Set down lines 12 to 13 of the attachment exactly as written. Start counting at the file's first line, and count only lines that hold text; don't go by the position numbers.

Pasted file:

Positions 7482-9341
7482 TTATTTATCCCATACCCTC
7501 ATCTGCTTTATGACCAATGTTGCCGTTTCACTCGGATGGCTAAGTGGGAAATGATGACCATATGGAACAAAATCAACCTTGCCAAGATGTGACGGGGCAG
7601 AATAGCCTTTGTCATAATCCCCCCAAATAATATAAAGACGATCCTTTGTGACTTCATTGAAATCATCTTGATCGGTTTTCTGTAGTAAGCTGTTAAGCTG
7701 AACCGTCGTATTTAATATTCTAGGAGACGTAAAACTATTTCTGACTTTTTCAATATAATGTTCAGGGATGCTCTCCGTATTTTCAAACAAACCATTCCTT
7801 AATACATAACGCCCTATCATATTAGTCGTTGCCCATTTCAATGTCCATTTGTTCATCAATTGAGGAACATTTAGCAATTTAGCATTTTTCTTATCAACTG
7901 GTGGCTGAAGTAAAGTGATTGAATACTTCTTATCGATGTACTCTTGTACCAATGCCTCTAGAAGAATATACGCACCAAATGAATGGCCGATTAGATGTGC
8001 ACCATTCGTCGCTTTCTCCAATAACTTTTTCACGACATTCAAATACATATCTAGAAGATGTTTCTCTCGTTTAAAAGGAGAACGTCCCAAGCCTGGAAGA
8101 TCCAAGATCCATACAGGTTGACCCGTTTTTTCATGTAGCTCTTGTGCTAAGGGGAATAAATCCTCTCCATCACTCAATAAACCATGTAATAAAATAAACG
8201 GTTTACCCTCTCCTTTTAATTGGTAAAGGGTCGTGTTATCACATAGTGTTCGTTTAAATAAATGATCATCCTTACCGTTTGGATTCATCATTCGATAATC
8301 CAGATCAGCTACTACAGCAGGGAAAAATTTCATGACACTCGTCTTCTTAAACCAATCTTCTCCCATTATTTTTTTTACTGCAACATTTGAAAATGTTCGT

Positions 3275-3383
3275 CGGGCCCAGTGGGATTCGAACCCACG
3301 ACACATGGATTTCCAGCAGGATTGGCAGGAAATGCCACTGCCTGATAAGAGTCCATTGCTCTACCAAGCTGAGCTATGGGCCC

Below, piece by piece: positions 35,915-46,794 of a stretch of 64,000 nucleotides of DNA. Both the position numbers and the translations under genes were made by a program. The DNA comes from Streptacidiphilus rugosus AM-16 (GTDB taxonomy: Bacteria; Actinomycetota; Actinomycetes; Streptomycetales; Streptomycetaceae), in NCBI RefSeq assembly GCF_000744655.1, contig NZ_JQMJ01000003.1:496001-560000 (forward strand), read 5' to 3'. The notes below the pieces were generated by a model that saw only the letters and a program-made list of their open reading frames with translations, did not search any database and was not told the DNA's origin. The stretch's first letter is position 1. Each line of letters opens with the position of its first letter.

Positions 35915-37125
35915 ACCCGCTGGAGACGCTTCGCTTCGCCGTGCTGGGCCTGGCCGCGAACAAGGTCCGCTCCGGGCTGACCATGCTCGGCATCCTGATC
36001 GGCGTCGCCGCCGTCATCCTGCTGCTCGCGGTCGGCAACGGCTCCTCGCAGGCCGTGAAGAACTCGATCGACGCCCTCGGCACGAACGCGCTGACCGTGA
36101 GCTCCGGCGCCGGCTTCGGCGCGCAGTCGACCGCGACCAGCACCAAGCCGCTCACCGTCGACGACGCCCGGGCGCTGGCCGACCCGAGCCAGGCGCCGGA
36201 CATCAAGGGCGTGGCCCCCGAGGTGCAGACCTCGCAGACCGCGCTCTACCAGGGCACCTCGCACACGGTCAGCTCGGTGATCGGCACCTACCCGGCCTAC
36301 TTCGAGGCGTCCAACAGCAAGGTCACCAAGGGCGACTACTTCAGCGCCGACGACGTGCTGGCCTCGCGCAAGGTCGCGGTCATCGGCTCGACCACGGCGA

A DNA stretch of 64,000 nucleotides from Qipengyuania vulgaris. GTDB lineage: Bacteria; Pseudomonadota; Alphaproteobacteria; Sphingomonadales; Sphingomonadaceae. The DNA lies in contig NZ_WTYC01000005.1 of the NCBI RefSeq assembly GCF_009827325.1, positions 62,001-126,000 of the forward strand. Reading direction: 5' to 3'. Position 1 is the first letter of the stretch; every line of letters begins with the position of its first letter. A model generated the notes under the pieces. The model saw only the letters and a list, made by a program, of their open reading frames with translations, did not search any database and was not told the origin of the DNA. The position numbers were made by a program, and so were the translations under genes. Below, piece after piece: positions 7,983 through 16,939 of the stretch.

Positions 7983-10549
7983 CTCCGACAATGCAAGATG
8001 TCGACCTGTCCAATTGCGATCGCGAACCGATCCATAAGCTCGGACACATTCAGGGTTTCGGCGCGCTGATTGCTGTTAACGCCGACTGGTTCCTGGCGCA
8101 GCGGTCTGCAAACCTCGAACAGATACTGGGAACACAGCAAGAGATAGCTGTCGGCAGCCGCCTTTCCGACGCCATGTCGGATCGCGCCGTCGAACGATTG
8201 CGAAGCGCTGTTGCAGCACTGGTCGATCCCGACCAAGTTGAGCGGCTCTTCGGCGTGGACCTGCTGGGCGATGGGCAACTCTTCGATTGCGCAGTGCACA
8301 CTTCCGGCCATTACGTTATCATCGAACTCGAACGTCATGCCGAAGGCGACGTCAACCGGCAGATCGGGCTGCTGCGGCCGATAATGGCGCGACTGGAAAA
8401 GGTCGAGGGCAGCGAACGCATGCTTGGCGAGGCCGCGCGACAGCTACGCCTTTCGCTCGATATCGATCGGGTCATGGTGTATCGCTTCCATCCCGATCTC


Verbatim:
Positions 3275-3383
3275 CGGGCCCAGTGGGATTCGAACCCACG